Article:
ST. LOUIS – A young woman who was nearly shot to death while she was pregnant shared her story. Four years after the shooting, she’s learning to heal and spreading three very important words.
“My momma always told me if you smile, people won’t know what you’re going through,” said 19-year-old Daisha George, a shooting victim.
On May 15, 2019, on Lucille near Riverview in north St. Louis, when George was a high school freshman, age 15, and 9 months pregnant, she was shot five times by the father of her child.
Her life has not been magically transformed since then. She credits something called UnGUN.
“I got shot on a Wednesday. I lost my mom on a Friday,” George said.
Her mother had ALS and lost hope after hearing about the shooting. Her condition worsened quickly, and she died.
“It was a lot: depression, postpartum, a lot of everything,” George said. “Anger built up because I couldn’t talk to her anymore. I didn’t have nothing. I didn’t have nobody and it kind of hurt. It hurt.”
Repeated fights and skipping classes at Soldan International Studies High School nearly kept her from graduating.
Trauma like George’s has been through breeds anger that eventually comes out one way or another, according to UnGUN’s founder, Dr. Marty K. Casey.
Casey is a singer, actress, and producer who said the Ferguson unrest in the wake of the police shooting of Michael Brown, 19, in 2014, pushed her into mentoring young people. She founded the ShowMe Arts Academy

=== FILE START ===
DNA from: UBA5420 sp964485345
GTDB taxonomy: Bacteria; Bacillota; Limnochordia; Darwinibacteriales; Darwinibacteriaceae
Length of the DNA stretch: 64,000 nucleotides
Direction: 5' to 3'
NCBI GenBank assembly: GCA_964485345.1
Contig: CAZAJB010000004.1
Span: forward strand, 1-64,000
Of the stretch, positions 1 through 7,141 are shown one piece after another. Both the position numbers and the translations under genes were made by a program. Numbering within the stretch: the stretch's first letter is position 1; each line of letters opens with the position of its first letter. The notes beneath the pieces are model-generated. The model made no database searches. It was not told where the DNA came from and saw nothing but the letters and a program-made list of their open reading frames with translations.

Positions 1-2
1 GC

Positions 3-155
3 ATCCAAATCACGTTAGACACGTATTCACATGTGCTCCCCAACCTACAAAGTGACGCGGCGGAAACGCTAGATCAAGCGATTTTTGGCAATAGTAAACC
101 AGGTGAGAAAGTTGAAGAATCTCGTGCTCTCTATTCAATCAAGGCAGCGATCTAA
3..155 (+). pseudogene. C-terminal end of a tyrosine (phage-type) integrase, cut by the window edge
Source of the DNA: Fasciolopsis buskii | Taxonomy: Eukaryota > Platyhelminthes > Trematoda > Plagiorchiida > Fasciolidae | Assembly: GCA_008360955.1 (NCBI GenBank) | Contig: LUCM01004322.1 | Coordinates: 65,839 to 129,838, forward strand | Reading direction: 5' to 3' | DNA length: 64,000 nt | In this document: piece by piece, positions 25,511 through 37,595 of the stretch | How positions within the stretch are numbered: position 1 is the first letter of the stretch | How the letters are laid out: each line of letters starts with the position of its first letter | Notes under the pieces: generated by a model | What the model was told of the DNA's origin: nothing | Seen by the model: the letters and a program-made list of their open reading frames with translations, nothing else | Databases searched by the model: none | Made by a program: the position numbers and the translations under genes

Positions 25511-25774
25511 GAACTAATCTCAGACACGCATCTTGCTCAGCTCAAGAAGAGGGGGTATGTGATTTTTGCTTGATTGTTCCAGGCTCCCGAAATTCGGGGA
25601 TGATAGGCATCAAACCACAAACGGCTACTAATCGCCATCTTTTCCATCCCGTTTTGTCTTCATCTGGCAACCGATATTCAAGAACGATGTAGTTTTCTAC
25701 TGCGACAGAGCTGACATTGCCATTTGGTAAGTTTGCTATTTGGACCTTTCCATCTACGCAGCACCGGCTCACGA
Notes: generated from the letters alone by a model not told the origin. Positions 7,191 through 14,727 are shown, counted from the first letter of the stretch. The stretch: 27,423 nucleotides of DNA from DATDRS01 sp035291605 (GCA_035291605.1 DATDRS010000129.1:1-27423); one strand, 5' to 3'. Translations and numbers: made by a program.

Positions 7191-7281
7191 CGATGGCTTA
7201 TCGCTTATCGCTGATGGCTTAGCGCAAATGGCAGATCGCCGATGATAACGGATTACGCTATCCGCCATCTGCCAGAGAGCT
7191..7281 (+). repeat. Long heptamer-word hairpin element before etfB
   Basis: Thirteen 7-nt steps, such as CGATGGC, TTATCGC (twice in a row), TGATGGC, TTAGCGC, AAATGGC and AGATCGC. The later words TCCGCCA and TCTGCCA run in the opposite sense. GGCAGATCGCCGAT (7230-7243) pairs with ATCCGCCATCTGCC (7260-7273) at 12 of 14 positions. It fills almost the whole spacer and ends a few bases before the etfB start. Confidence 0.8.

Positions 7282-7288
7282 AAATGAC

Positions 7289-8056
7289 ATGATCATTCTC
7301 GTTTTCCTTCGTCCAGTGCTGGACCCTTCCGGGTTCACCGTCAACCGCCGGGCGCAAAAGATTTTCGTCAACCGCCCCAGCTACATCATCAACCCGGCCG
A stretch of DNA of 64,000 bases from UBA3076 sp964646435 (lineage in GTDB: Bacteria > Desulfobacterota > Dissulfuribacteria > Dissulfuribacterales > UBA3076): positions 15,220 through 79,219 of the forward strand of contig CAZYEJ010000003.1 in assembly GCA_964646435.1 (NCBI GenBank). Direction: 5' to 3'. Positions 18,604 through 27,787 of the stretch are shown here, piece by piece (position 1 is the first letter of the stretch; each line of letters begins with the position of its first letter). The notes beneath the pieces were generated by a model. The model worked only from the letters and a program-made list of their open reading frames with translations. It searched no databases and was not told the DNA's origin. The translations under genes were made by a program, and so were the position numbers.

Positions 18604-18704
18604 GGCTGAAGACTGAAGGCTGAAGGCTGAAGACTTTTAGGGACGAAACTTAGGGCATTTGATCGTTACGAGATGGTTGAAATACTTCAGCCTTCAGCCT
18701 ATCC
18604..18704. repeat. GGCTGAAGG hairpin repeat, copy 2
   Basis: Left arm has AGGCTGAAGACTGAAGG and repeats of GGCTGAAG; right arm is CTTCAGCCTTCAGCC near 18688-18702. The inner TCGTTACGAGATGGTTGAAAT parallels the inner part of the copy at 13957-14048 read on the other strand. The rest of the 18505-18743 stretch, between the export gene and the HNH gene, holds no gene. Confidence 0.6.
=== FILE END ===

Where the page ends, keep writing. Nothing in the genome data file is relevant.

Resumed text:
The alarming number of young people trying to cope with trauma brought on by gun violence led to UnGUN.
“That is one of the reasons people are picking up firearms—because they want to escape their personal hurt and pain,” Casey said. “If we address it, and we build a stage and an opportunity to talk about it, we can help them “UnGUN” that and bring those things forward and up and out of their mind, body, and spirit.”
She’s now taking her UnGUN program to 200 students in 10 St. Louis Public Schools middle and high schools.
They start by picking up a colored popsicle stick that corresponds to a student’s state of mind, from red for ‘doing great’ to pink for ‘my heart is in pain’. It is a signal that someone cares. It opens the door to three words for beating back the trauma of gun violence, a take-off on the “stop, drop, and roll” slogan for fires.
“What we wanted to do was to find three words that would tell you what to do when your brain is on fire,” Casey said. “Chaos happens. Trauma hits. We need you to stop, breathe, and think.
“Stop, breathe, and think!” George said she turns to them daily.
“That changed me so much. I don’t know what I would’ve done without Dr. Marty,” she said.
George graduated last spring. She now works with UnGUN, plotting her career, and raising her daughter, Damorie, 3, who also survived the shooting and shares her mother’s smile, which is no longer just there to hide the pain.